IMF bailout programs are therefore nothing but a poverty and debt trap that have served as weapons of mass economic destruction – as evident by the disastrous impact of its neoliberal policies on the African, Asian and South America continents. Even senior officials from the IMF’s own research department stated: “instead of delivering growth, some neoliberal policies have increased inequality, in turn jeopardizing durable expansion.” (Ostry et al., 2016). IMF lending to Greece for example, in the early 2010’s was linked to austerity measures which cut government spending and the number and wages of public sector personnel, which increased unemployment and plunged the economy into a deeper recession. In the Asian crisis of 1997, IMF monetary and tight fiscal policies imposed on countries such as Indonesia, Malaysia and Thailand, including higher interest rates was described by analysts as causing a serious recession with very high levels of unemployment, while in Argentina in 2001, similar IMF fiscal policies led to a decline in investment in public services, damaging the economy. And in Ghana, the IMF destroyed the rice producing communities in the north of the country by conditioning its loan on the basis that the government cut subsidies to the rice farmers and by forcing the state to import rice from western countries such as the US, making the country dependent on foreign rice imports, even though the rice producing communities in Ghana could have farmed enough rice to feed the nation.
All of this should be a stark lesson to us as Muslims that success, progress, and prosperity can never be achieved by reliance on the IMF or any capitalist or man-made system or state, as Allah (swt) reminds us in the Qur’an:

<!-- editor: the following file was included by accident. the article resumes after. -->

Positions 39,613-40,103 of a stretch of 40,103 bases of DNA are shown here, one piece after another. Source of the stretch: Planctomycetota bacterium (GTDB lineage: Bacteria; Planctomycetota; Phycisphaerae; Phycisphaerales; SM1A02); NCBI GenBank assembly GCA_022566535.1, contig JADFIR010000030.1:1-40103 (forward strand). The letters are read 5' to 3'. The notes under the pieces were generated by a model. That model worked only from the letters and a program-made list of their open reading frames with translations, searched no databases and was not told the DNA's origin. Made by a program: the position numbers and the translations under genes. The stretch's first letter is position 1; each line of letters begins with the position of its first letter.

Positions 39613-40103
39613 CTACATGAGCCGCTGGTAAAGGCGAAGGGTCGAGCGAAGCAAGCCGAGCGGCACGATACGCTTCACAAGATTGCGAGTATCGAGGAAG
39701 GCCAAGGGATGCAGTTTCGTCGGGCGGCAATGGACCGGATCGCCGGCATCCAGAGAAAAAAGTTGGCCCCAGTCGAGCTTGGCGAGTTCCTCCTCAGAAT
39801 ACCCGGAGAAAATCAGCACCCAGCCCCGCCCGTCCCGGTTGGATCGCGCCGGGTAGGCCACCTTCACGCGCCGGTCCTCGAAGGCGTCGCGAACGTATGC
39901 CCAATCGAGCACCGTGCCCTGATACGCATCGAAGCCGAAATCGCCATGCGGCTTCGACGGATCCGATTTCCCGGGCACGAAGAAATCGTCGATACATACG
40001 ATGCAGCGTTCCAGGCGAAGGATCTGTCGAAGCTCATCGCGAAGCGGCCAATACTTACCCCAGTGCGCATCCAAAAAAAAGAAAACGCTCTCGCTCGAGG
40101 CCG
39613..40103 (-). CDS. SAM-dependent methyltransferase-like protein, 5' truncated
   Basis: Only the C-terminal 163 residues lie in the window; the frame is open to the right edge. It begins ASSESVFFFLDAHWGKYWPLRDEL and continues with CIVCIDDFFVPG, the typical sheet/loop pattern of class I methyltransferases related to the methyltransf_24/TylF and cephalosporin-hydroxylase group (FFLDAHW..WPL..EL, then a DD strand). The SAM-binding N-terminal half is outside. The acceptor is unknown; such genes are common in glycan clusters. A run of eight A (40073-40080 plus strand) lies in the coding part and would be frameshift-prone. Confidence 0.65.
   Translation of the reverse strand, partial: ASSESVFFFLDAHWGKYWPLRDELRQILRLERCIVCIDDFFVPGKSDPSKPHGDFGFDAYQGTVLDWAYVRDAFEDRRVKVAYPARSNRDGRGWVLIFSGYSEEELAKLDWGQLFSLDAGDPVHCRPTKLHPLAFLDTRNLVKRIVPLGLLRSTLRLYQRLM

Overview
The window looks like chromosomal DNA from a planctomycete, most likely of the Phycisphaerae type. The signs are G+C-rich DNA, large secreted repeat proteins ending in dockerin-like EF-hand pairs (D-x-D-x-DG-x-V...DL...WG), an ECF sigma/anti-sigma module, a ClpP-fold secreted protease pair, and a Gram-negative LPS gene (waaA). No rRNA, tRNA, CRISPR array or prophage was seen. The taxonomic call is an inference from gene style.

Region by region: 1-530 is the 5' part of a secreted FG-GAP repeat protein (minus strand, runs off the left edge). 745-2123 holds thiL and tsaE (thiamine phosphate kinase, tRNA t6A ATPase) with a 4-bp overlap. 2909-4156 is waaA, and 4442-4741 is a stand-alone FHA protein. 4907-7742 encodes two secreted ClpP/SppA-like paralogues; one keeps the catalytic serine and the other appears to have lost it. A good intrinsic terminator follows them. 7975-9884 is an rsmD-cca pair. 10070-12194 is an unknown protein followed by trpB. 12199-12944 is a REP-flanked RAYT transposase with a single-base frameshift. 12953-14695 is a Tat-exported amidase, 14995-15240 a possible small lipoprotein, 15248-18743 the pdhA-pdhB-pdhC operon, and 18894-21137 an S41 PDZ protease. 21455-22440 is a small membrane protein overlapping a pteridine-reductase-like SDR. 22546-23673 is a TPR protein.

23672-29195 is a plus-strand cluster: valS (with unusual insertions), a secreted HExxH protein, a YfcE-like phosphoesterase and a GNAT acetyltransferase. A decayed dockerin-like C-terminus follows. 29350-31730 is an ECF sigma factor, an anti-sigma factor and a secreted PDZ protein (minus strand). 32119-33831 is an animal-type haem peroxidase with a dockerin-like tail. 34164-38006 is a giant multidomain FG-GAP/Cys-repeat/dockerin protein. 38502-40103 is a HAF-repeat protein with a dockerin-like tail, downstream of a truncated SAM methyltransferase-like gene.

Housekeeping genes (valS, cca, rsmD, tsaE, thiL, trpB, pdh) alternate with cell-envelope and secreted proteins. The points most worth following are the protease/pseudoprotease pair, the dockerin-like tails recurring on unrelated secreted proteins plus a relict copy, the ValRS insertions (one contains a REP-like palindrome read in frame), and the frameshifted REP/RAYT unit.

[مَثَلُ الَّذِينَ اتَّخَذُوا مِنْ دُونِ اللَّهِ أَوْلِيَاءَ كَمَثَلِ الْعَنكَبُوتِ اتَّخَذَتْ بَيْتًا وَإِنَّ أَوْهَنَ الْبُيُوتِ لَبَيْتُ الْعَنْكَبُوتِ لَوْ كَانُوا يَعْلَمُونَ]
“Those who take helpers other than God can be compared to the spider which builds itself a cobweb. But the frailest of all structures is the house of the spider, if but they knew it.” [Al-Ankabut: 41].
Only embracing an independent Islamic economic vision can lead this Ummah out of the financial malaise and disaster it faces across the Muslim lands. And such an Islam economic vision cannot be implemented without the establishment of the Islamic political system, the Khilafah (Caliphate) based upon the method of the Prophethood which has a historical legacy of creating prosperity and ensuring the needs of all its citizens were met.
Dr. Nazreen Nawaz
Director of the Women’s Section in the Central Media Office of Hizb ut Tahrir